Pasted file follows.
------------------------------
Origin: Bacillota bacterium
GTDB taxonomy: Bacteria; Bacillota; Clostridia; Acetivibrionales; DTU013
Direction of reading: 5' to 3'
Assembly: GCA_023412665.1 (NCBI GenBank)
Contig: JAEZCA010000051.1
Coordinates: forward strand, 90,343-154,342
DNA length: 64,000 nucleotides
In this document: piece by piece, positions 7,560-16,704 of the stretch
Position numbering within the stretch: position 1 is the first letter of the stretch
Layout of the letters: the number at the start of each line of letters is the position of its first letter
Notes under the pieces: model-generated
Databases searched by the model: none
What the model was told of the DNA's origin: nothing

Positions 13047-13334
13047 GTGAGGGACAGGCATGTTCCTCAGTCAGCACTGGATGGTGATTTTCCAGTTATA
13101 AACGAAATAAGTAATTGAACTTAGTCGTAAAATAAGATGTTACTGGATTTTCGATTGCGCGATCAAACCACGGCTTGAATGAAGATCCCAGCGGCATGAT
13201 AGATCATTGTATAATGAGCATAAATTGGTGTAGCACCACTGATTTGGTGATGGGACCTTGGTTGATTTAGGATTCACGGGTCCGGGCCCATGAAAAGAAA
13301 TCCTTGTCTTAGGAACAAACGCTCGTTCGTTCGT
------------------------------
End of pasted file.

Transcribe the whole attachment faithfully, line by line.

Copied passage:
Origin: Bacillota bacterium
GTDB taxonomy: Bacteria; Bacillota; Clostridia; Acetivibrionales; DTU013
Direction of reading: 5' to 3'
Assembly: GCA_023412665.1 (NCBI GenBank)
Contig: JAEZCA010000051.1
Coordinates: forward strand, 90,343-154,342
DNA length: 64,000 nucleotides
In this document: piece by piece, positions 7,560-16,704 of the stretch
Position numbering within the stretch: position 1 is the first letter of the stretch
Layout of the letters: the number at the start of each line of letters is the position of its first letter
Notes under the pieces: model-generated
Databases searched by the model: none
What the model was told of the DNA's origin: nothing

Positions 13047-13334
13047 GTGAGGGACAGGCATGTTCCTCAGTCAGCACTGGATGGTGATTTTCCAGTTATA
13101 AACGAAATAAGTAATTGAACTTAGTCGTAAAATAAGATGTTACTGGATTTTCGATTGCGCGATCAAACCACGGCTTGAATGAAGATCCCAGCGGCATGAT
13201 AGATCATTGTATAATGAGCATAAATTGGTGTAGCACCACTGATTTGGTGATGGGACCTTGGTTGATTTAGGATTCACGGGTCCGGGCCCATGAAAAGAAA
13301 TCCTTGTCTTAGGAACAAACGCTCGTTCGTTCGT